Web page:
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Adagio Teas
   Features  >  NY Theater Reviews

at the Public


  Ph: Joan Marcus

Let’s all be grateful to the Public Theater for producing what was surely the biggest new musical of the fall whether on or off of Broadway – not just in size (26-person cast, 17-piece orchestra), but in length (3 hours) and pure artistic ambition.

But while Giant will thankfully be preserved with a cast recording and will surely receive its fair share of future regional and amateur productions, it will not, as some had originally hoped, transfer to Broadway. Its Off-Broadway run was barely even extended. And although Michael John LaChiusa’s flavorful score and the worthy cast have received praise, Michael Greif’s production has failed to garner much enthusiasm from critics or even Public Theater subscribers.

Based on Edna Ferber’s 1952 epic novel of the same name, which in turn became the classic 1956 film with James Dean and Elizabeth Taylor, Giant begins in the early 20th century with the unexpected union of a confident, liberal, very well-read young woman from the north with a boastful, culturally conservative, exceedingly rich Texan, which leads to her being suddenly hoisted off to the Texan’s 2.5 million-acre ranch.

Once there, she experiences a nearly tragic case of culture shock. Although she can attempt to adjust to the incredible heat and her husband’s spiteful sister, she can’t bare the rampant discrimination against Mexicans, who work as hired hands on the ranch and live in third-world quality huts on the edge of the property. The racism issue is later explored more fully when their child marries a Mexican girl against his father’s wishes.

One can’t help but compare Giant with Showboat, also based on a Ferber novel and dealing with a multigenerational saga plus issues of racism. In spite of its historical significance, Showboat is an admittedly unfocused work that has since been revised by countless directors, often with mixed results.

With its overload of plot and characters over a 30-year time span, it was inevitable that Giant, which has a book by Sybille Pearson, would turn out to be just as problematic in structure. I saw the original production of Giant, staged by Jonathan Butterall, at the Signature Theatre in Washington, D.C. back in 2009, where it was presented in three acts and ran 45 minutes longer.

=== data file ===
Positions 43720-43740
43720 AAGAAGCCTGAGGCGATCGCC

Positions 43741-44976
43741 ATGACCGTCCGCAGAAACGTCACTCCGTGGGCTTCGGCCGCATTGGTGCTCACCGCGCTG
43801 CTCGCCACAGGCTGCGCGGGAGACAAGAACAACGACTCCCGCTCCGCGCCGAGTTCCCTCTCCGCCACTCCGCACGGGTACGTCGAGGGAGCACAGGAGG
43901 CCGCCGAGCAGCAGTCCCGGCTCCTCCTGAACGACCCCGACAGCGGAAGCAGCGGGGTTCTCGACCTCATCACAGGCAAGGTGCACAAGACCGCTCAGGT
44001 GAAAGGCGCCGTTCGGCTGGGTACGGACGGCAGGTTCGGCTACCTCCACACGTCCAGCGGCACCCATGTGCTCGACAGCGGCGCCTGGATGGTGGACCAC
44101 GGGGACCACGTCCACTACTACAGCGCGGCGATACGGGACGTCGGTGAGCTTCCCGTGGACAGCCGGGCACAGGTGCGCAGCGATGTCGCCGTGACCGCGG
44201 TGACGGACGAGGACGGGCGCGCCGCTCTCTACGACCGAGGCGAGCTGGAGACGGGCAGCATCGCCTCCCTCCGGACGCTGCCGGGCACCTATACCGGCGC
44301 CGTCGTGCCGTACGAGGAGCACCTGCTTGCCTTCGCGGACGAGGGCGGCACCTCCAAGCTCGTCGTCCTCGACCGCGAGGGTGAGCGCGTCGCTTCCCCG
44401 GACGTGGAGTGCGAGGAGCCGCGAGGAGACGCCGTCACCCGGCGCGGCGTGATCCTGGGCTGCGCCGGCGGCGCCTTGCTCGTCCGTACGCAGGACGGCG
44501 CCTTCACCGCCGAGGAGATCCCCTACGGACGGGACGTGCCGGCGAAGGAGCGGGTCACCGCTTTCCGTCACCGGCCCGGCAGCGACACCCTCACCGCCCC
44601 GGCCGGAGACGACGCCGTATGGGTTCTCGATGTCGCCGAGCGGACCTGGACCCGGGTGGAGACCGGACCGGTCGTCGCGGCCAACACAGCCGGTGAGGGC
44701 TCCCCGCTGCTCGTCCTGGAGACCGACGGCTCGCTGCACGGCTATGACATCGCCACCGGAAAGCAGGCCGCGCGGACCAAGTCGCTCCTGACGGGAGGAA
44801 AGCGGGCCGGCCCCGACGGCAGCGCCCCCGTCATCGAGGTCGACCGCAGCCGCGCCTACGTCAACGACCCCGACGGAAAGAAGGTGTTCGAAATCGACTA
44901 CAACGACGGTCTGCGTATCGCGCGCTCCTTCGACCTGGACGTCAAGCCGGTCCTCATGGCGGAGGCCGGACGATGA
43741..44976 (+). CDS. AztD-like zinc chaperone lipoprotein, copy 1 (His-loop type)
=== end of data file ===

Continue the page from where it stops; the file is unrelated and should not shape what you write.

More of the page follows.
Personally, I don’t think Greif, who subsequently took over the project, has added very much or fixed its problems. The scenic design is now quite skimpy. And turning the entire show into a flashback is awkward, especially since much of act one is already a flashback, thus becoming a flashback within a flashback.

The exceptional cast members, including Brian d’Arcy James, Kate Baldwin, Bobby Steggert, John Dossett and Michele Pawk, can only do so much to divert our attention away from these issues.

Even so, LaChiusa’s flavorful score, which displays a variety of musical styles, is a monumental achievement. While it is perhaps a shame that none of LaChiusa’s works has achieved commercial success, that is really the result of his choosing such unusual subject matter and does not reflect his considerable talent as a post-Sondheim songwriter who takes his craft very seriously. So long as his shows continue to be produced Off-Broadway, it’s inevitable that one of his shows will eventually achieve both commercial and critical success.


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